Stadium Seat Collector is Well-Known for His Restoration Services

Sean Walsh has been collecting bobble heads, bats, and other trinkets from ballparks since he was 8 years old. As he grew older, he began to collect other baseball memorabilia, including catcher’s mitts from the 1900s to 1960s. His decision to start collecting stadium seats – which now comprises the majority of his collection – came upon him by accident.

“For the last 30 years, it’s been eat, live, and sleep stadium seats,” says Sean. In 1984, he got into construction and helped take down some old stadiums. He ended up purchasing some salvaged seats. In 1987, this hobby turned into a business that involved selling vintage stadium seats. Sean focused specifically on older seats, which meant that he passed on newer, plastic seats. He would find them at flea markets or purchase them when a stadium was being torn down. “My business took off while tearing down Cleveland Municipal Stadium. After the auction, everything was up for grabs. I took seats, lockers, and ticket boxes.” In 1991, he started to focus on stadium seat restoration, and today, restoration is the focus of the business.

Overall, Sean has 78 stadium seats in his personal collection. The crown jewel is his 1910 League Park seat from Cleveland, which is the rarest seat out there. He stumbled upon this seat in a barn 10 years ago – and the story of this find was featured in Sports Collectors Digest. “It’s my favorite seat.” Other stand-out items include a seat from Cincinnati from The Palace of the Fans in 1902; a pair of seats from Exhibition Park in Pittsburgh from 1905 where the Pirates played; and a seat from Sportsman’s Park in the 1920s. “I don’t do anything newer,” explains Sean. “It has to be vintage, 60s or earlier, and it has to be a wooden seat. I only have a few plastic seats in my collection.” He also notes that the most coveted seats are aisle seats – which are often decorated with some sort of logo or design on the side.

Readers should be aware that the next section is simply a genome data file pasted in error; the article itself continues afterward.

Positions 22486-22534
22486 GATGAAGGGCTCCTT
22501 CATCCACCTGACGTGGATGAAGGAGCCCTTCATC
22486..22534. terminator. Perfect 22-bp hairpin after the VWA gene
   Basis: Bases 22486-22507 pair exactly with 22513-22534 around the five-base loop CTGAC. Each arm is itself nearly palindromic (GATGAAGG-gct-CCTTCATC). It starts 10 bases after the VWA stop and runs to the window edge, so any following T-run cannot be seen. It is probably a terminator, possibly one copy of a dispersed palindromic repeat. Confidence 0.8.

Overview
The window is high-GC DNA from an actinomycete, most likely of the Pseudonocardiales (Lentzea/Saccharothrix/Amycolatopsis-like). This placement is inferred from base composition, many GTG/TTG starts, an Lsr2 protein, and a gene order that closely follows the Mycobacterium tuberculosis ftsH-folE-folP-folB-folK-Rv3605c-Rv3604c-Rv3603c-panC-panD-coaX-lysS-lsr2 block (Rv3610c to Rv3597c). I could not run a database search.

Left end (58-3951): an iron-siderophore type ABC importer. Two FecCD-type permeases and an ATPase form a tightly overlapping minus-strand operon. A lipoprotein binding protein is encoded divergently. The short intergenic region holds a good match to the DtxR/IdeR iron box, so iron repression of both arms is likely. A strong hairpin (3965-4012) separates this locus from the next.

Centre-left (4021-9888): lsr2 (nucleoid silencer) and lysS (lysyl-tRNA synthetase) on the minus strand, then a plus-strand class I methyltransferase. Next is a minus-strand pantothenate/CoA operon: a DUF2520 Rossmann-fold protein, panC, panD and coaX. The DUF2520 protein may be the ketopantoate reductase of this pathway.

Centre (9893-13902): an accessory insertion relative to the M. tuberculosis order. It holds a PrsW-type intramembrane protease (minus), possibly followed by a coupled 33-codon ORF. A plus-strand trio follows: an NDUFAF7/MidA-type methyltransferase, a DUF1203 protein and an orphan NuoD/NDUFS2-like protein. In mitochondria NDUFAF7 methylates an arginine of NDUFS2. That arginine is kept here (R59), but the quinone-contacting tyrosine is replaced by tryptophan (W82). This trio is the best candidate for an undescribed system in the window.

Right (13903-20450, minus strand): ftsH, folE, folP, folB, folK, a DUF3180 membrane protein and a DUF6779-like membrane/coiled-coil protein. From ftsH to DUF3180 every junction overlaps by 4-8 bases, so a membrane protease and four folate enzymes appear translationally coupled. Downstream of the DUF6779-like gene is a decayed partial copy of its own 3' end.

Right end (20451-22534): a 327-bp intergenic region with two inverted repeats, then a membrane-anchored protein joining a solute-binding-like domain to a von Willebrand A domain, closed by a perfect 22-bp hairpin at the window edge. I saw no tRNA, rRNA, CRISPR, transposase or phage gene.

Stadium seats are a collectible that tends to increase in value – especially the older, wooden aisle seats. Sean’s Cleveland Stadium seats were purchased for $100 at the auction, but now they go for $400. Yankee Stadium seats can sell for $2,500. The Palace of the Fans seats go for $8,000 apiece if they have an ornate side. “I’m getting a pair of Ebbetts Field seats later in the summer,” shares Sean. “They will be the highest valued when I have them.”

Sean’s collection has been featured on many outlets, including Sports Collector’s Digest and on ESPN. “We used to do a radio show once a month at WKNR,” he shares. “My forte was memorabilia. People thought I was crazy when I had 300 seats in my backyard. Now people find me – I’m the only one I know that restores them. People bring me seats from all over the country. They want their seats redone, and I’m the guy to go to.” The past four years have been especially busy. Sean has restored 54 seats so far this year and expects the number to grow to at least 100 by the end of the year.

Sean stores and displays everything in his home. “My whole basement is nothing but seats!” He doesn’t organize them in any particular way, but he did build shelves on the back wall to display his bobbleheads and a few autographed baseballs. The collection also contains the aforementioned catcher’s mitts, stadium signage, and turnstiles.

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